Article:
Sandrine Salerno: The City of Geneva in the Fight for Human Rights and the Eradication of Torture and Ill-Treatment
Dear Kofi Annan,
Ladies and Gentlemen,
Welcome to the Palais Eynard, which, as you know, is our City Hall. Thank you for being here so that Geneva can pay the World Organisation Against Torture the tribute it deserves.
And with this tribute we also express our gratitude. What you have built for the defence of human rights, ladies and gentlemen, and in particular for the fight against torture, against summary executions, against forced disappearances, and against all kinds of cruel, inhuman or degrading treatment – it is important to spell out precisely the scope of your action – is unique in terms of its extent and its solidity.
As Mayor of Geneva, I formally thank and congratulate you, and most especially you, Mr. Secretary-General, who will pass on the baton this year. You have been both the soul and the pilot of OMCT for all this time, in Geneva, of course, but also all over the world!
What you have built over 25 years is of great historic importance. Your modesty perhaps keeps you from appreciating the true worth of your organisation. And it is doubtless necessary to take a quick look back to understand its reach.
Twenty-five years ago, the world had barely started to emerge from the cold war. Globalisation did not exist. And neither did civil society!
Twenty-five years ago, the world was divided in two. The confrontation between the two Superpowers was winding down, in the North, to a struggle of ideas and the arms race; armed conflict was limited to the South, where the anti-imperialist liberation movements clashed with bloody dictatorships.
Human rights were flouted on a large scale almost everywhere, and even so they lacked – paradoxically - the central importance that they have today.
At the time, both for political justification as well as for military action, the ends too often justified the means. And torture was one of them, tolerated by the media and by public opinion. Human rights were only poorly understood as universal rights. Even if the situation has evolved, the problem remains essentially the same.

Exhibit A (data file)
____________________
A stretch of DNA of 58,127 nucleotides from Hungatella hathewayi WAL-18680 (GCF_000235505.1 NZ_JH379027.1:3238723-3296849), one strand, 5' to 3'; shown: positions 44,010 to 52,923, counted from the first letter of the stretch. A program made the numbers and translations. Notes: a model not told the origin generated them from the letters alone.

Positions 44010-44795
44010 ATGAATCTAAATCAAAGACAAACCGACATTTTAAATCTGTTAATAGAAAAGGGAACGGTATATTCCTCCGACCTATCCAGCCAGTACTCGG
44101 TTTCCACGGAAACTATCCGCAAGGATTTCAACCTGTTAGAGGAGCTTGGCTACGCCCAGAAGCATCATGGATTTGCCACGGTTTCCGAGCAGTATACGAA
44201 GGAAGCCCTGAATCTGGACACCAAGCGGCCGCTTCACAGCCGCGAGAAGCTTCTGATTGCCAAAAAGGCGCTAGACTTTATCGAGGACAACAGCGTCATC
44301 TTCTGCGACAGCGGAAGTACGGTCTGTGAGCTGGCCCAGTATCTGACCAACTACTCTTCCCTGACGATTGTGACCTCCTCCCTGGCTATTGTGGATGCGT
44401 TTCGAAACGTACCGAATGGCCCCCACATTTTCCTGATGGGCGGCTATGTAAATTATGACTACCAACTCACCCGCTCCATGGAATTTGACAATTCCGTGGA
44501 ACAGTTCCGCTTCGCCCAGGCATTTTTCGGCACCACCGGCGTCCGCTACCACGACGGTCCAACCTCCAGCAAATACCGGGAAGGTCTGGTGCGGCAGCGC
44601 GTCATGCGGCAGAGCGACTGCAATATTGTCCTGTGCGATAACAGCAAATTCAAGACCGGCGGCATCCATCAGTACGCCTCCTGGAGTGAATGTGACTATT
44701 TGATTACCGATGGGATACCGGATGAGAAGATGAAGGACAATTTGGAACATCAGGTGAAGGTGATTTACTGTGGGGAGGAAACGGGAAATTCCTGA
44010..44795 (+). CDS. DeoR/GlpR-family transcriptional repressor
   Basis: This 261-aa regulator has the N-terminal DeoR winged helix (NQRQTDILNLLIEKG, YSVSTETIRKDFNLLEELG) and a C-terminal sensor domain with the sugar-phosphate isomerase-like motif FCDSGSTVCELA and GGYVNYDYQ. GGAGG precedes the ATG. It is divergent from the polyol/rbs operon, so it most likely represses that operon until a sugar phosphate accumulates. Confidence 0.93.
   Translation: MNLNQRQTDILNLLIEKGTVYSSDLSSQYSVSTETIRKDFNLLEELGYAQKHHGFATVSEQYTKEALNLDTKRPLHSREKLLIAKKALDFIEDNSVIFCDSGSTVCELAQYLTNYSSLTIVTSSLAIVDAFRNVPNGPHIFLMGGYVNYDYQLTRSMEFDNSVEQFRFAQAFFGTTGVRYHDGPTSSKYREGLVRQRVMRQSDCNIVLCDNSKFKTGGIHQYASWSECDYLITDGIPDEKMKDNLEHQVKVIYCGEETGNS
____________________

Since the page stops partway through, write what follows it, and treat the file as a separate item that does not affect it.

No one 25 years ago could guess that the world was turning upside-down; that four years later the Berlin Wall would fall; that the following year would seal the doom of the USSR and that a little over two years after that, from 14 to 25 June 1993, the Vienna Conference on Human Rights would take place, a conference that would mark a turning point in the world history of human rights.
Institutionalising itself in Geneva, year by year, through the strengthening in particular of the Office of the High Commissioner for Human Rights, of the United Nations Commission on Human Rights followed by the Human Rights Council, the question of human rights became an integral part of contemporary global governance. We must admit that it was quite a job. But you are right to remind us that it is not enough.
People of my generation, who today are in charge of cities and States, did not themselves live directly and concretely through these historic transformations. Their knowledge is mediated by history books and university theories. That is both an advantage and a disadvantage.
It is an advantage if one considers that our minds are free of the ideological detritus of the past; that we have neither scores to settle nor debts to pay. We have no nostalgia for the battles and the utopias of yesterday. We look more to the future than to the past. In this sense, we are more free than the preceding generation.
But it can also be a disadvantage if we come to ignore the past, to forget the desperate struggles that had to be waged for rights to be recognised in writing, for institutions to be created from the ground up and for international mechanisms to be established to guarantee them.
Our youth could finally become a handicap if we believe that the rights recognised today to be secure and that we do not need to mobilise to safeguard and expand them.
And that is the reason why it is very important that we are assembled here tonight: to take stock and to delineate future prospects. To mark a “way point” and to adopt a new “road map”.
And it is also the reason why we pay tribute today: for the correctness of your analysis, 25 years ago; for your determination and commitment since then; and for the lucidity that you demonstrate now in seeking to inject new dynamism into your actions for the abolition of torture and all other degrading treatment, by having us sign this new charter.
It was time to act in 1985 … it is time to act today.